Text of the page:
Crested Honey Buzzard Pernis ptilorhynchus orientalis is a long-distance migrant that breeds across southern Siberia to Sakhalin and Japan, and winters mainly in South-East Asia, Indonesia and the Philippines (Higuchi et al. 2005, Wells 2010, Orta et al. 2018). In southern Siberia, at its western limit, the breeding range partially overlaps with that of European Honey Buzzard P. apivorus (Stepanyan 1983, Ferguson-Lees & Christie 2001). Six subspecies of Crested Honey Buzzard are recognised, but only orientalis is a migrant (Orta et al. 2018). The species was recorded for the first time in the Western Palearctic at Borçka, north-east Turkey, in September 1979 (Laine 1996) and then at Eilat, Israel, in May 1994 (Shirihai 1994). P. ptilorhynchus is now considered regular in small numbers on passage through Israel, mainly at Eilat, which is a major passage bottleneck for European Honey Buzzards (Shirihai 1994). Fifteen to 20 individuals are recorded every spring, mainly in May, with 5–12 in autumn, mainly in mid September (Babbington & Campbell 2016). There have also been many recent records of P. ptilorhynchus at Batumi (Georgia) where the first to be officially accepted was in autumn 2007 (Abuladze 2013). Since then, the species has been identified annually at Batumi, with a total of 163 records until 2018 and a max. 51 birds in 2013 ( https://www.batumiraptorcount.org/migration-count-data#annual-totals).
It is presumed that those Crested Honey Buzzards recorded in Israel, and elsewhere in the Middle East in spring, joined flocks of P. apivorus wintering in Africa (Ferguson-Lees & Christie 2001). Many records have been suspected to be potential hybrids with P. apivorus (Babbington & Campbell 2016).
In Europe, Crested Honey Buzzard has been fully documented just twice: on Cyprus in October 2012 (Harrison 2014) and in Italy on 18 May 2011, at the Strait of Messina between Sicily and the mainland (Scuderi & Corso 2011).
On 2 May 2018, near the village of Alyfanta (39°06′04″N, 26°31′45″E) on Lesvos, 4 km from the largest urban centre on the island (Mytilini), we observed an adult male Crested (or Crested-type) Honey Buzzard. It was watched as it soared, gradually gaining height, for c.3 minutes at a distance of c.150 m from the observers (SPZ, YZ). SPZ managed to take 12 photographs of the bird (Figs. 1–3). Subsequently, it headed south-west and was not seen again. Identification was made by the authors, following the observation, based on the photographs. This is the first documented record for Greece and the third to be accepted for Europe.
P. ptilorhynchus can be easily confused with P. apivorus. In this case, the bird's structure was obviously different: heavier bodied, slightly larger and bulkier (more eagle-like) compared with P. apivorus. Furthermore, its wings appeared broader and the tail shorter than that of European Honey Buzzard. The absence of the diagnostic carpal patch of P. apivorus, the six clearly fingered primaries protruding from the trailing edge of the wing, and the dark tail with a broad white bar in the centre of the undertail, are diagnostic features of P. ptilorhynchus (Ferguson-Lees & Christie 2001, Svensson et al. 2009, Forsman 2016). The inner secondaries show two well-defined bars while a third bar is visible on the inner primaries and outer secondaries. The head is grey with a pale throat, bordered by a dark ‘gorget’ that contrasts with the pale sandy-ochre underparts and underwings. This plumage is commonest in adult males according to Forsman (2016).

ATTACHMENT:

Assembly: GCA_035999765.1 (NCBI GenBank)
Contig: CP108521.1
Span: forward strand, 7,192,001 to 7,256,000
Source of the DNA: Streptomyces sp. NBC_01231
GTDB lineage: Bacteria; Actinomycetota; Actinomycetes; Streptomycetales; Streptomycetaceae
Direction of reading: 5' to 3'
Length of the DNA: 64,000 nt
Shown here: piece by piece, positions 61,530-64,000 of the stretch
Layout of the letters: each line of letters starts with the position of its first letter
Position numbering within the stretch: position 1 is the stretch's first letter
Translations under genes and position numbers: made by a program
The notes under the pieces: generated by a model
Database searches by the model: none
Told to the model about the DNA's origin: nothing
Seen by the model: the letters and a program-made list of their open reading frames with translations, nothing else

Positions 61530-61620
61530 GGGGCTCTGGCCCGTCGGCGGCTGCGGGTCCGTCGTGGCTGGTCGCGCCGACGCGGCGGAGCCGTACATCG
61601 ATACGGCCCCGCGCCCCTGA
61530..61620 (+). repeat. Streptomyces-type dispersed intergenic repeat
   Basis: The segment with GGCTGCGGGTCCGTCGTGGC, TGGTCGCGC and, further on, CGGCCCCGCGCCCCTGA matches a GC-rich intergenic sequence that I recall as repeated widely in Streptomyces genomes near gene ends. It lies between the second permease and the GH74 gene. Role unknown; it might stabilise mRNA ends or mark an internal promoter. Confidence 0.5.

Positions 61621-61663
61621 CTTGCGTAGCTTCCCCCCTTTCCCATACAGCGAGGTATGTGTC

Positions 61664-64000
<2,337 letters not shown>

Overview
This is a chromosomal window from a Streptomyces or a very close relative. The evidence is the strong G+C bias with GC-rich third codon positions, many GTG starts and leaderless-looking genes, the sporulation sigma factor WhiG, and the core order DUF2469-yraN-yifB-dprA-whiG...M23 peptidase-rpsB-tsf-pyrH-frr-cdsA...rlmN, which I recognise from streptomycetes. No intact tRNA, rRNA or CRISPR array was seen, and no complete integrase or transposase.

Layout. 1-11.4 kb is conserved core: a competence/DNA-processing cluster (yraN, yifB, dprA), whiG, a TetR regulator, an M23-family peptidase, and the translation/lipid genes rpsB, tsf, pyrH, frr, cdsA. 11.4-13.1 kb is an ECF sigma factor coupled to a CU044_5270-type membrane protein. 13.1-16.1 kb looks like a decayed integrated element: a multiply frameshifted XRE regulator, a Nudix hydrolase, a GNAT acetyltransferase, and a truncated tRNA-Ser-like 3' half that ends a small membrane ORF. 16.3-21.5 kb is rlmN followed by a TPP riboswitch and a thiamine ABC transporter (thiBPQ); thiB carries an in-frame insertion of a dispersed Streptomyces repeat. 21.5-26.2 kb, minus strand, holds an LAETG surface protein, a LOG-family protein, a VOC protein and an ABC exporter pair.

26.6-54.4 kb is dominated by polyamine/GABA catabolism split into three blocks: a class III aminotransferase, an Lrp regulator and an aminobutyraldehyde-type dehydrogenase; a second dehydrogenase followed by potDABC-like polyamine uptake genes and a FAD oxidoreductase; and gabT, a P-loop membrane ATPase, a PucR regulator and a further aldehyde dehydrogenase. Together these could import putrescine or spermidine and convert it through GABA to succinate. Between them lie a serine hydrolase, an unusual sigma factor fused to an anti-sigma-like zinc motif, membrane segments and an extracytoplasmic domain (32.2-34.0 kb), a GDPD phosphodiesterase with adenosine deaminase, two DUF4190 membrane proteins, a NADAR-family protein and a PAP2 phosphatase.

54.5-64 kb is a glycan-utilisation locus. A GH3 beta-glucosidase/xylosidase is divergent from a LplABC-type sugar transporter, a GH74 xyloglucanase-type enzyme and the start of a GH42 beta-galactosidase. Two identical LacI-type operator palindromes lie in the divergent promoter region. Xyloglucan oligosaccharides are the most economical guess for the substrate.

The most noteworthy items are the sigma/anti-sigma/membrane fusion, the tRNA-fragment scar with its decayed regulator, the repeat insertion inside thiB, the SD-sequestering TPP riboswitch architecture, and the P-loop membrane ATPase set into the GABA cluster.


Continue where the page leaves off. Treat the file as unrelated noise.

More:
Alternatively, the possibility of hybridisation between P. apivorus and P. ptilorhynchus (Faveyts 2011, Forsman 2016) and some structural and plumage features that do not match perfectly with P. ptilorhynchus made us consider the possibility that the bird was a potential hybrid. Specifically, the bird shows a quite rounded wingtip, rather than the blunt tip of Crested Honey Buzzard (p5 is not clearly longer). Furthermore, the wing is typically more rectangular in Crested Honey Buzzard, but in the Greek bird appears broadest at the carpal joint, tapering towards the body and tip. The intermediate underwing and tail barring, and possible hint of a darker carpal area, typical of supposed hybrids, reinforce this hypothesis (D. Forsman in litt. 2018).
However, the lack of genetic research into the hybridisation question, in parallel with the fact that P. apivorus and P. ptilorhynchus are (a) not known to form mixed pairs in the region of overlap (Mosquitin 1973, Kislenko 1974, Stepanyan 1983), and (b) are not even each other's closest relatives (Gamauf & Haring 2004), raises doubts as to whether it is justifiable to discuss hybrids between the two species. The unquestionable similarity of P. ptilorhynchus to P. apivorus and, for most European observers, the lack of understanding of their distinguishing features and especially their morphological variability, lead us to suspect that P. ptilorhynchus may be a more frequent vagrant to parts of south-east Europe than is currently perceived. More attention should be paid along the major raptor passage flyways in the Western Palearctic to better understand the western limit of Crested Honey Buzzard's migration route. Furthermore, genetic analysis is critical to provide a more solid basis for discussing hybridisation between these two Pernis species.
We thank Killian Mullarney and Dick Forsman for their help in identifying the bird, Rob Bijlsma and Andrea Corso for their very useful suggestions and comments on the submitted draft, and Apostolis Christopoulos, Eleni Galinou, Fanis Theophanopoulos and the members of the Hellenic Rarities Committee, headed by George Handrinos, for accepting the record.